Pennsylvania gas drilling case settled for $750,000

Posted Friday, Mar. 22, 2013  comments  Print Reprints
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A newly released court document shows Fort Worth-based Range Resources and other defendants paid $750,000 to settle claims that natural gas production activity contaminated a Pennsylvania family's air and water and otherwise disrupted their home's rural setting.

Range, one of the largest natural gas producers in the Marcellus Shale, which underlies parts of several states in the Northeast, now owns the 10-acre property under the terms of the settlement, a company spokesman said. The settlement was sealed when it was reached in July 2011, but two Pennsylvania newspapers sued to have it made public and a judge granted the request on Wednesday.

The case concerns Chris and Stephanie Hallowich, who in June 2005 purchased 10 acres in Hickory, Penn., a rural area in western Pennsylvania's Washington County. They started building their home there in November 2006, according to court documents.

"Unknown to the plaintiffs, the prior owner, Nancy Stewart, had subdivided the property and then sold a portion to defendant Range Resources Corp. for the purpose of drilling natural gas wells," according to the family's lawsuit. Stewart also signed a mineral rights lease on the property, the documents say.

Washington County became an early focus of drilling in the Marcellus Shale, and by 2008, near the Hallowich home were four natural gas wells drilled by Range, as well as a compressor station and a gas treatment facility operated by other companies, also defendants in the suit. The Hallowich family and a neighboring landowner soon complained of water contamination, air emissions and other disruptions, and the family sued Range, MarkWest Energy Partners, Williams Gas/Laurel Mountain Midstream and the Pennsylvania Department of Environmental Protection in 2010.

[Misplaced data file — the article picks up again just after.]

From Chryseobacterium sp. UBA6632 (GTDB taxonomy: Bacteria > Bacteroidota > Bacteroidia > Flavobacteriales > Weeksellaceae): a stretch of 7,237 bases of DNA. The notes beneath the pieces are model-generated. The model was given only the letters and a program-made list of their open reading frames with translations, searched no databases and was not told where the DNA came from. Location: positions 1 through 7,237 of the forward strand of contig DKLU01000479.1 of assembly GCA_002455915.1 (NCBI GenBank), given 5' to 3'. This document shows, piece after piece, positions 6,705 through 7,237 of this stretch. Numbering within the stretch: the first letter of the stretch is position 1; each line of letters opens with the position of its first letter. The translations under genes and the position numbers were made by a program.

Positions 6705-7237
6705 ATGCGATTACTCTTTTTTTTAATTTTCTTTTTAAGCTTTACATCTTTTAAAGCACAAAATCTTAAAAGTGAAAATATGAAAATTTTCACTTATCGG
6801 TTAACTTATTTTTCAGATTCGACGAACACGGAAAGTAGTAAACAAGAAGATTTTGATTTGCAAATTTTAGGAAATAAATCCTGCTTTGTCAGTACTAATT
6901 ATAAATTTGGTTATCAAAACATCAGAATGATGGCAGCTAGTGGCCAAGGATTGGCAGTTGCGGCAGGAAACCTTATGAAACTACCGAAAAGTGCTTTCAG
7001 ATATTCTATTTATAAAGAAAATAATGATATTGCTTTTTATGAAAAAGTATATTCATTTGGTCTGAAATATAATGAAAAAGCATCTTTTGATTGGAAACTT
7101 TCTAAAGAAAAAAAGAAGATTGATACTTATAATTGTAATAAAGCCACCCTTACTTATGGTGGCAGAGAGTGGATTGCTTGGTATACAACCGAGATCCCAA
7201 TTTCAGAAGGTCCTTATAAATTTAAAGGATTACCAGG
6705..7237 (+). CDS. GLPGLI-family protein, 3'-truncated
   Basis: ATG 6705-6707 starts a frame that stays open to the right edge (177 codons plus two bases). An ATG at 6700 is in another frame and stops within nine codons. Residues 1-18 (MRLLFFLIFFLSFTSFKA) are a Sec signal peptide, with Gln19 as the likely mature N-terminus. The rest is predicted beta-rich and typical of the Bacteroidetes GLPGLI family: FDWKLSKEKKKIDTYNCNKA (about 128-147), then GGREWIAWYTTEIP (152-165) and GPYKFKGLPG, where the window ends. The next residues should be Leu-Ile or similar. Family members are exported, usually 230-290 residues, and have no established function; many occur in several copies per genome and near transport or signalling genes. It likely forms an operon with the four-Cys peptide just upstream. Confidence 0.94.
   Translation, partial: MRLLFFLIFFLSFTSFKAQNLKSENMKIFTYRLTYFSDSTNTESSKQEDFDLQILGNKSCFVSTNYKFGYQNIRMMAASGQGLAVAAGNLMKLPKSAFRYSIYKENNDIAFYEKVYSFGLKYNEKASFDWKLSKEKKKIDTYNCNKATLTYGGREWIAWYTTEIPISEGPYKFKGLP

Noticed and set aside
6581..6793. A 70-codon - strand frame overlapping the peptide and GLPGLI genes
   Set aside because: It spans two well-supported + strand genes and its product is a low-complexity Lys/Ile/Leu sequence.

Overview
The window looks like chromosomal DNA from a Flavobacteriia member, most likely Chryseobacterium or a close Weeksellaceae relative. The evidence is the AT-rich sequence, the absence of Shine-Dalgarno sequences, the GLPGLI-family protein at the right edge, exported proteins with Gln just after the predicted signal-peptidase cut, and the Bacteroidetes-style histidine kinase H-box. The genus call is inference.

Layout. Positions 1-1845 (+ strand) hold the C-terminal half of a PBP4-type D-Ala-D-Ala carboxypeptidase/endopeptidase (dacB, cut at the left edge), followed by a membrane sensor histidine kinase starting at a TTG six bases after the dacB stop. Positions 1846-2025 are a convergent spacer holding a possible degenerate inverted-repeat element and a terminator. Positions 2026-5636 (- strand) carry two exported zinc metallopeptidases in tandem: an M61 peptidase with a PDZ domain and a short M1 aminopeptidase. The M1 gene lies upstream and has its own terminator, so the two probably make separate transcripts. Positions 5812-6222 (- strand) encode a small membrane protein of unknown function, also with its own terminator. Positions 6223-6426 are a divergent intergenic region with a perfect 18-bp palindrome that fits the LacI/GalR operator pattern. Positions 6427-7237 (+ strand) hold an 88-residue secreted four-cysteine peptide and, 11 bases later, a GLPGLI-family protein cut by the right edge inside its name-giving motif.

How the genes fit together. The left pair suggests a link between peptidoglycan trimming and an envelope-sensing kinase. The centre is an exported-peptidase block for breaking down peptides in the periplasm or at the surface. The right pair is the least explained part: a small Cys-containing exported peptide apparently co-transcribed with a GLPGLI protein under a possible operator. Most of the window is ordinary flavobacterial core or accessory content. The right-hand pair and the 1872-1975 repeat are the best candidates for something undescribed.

The state regulator found high concentrations of some compounds, including manganese, in the landowners' water but could not say Range or the other companies were responsible, according to the court record.

Range spokesman Matt Pitzarella said in an email: "The family began building their home after several early Marcellus wells and associated infrastructure was starting to be developed near them. The family was in a unique situation and one that was not ideal for them or for Range. Range believed that the right thing to do was to allow both sides to move forward."

According to a 2010 National Geographic report, Pitzarella said Range made a verbal offer to buy the Hallowich property for around $200,000, based on a real estate agent's assessment of fair market value. The Hallowiches, who have since moved from their house, had put it on the market for close to $500,000.

Of the $750,000 paid, nearly $600,000 went to the family, including trust accounts of $10,000 for each of the couple's two small children.

The settlement says the children's "alleged claims involve nuisance and personal injury. There is presently no medical evidence that support that these claims are related to any exposure to the activities of defendants as set forth in plaintiff's complaint."

The family's lawyer received 20 percent of the settlement, or $150,000, plus $5,179.63 in expenses.

Pitzarella's statement said Range "does not have concerns with the judge's decision, which we greatly respect, to make the court file public. This information combined with the vast public data accessible through the DEP's extensive investigations should provide the public with even greater clarity that shale gas is being developed safely and responsibly."

Jim Fuquay, 817-390-7552

Twitter: @jimfuquay

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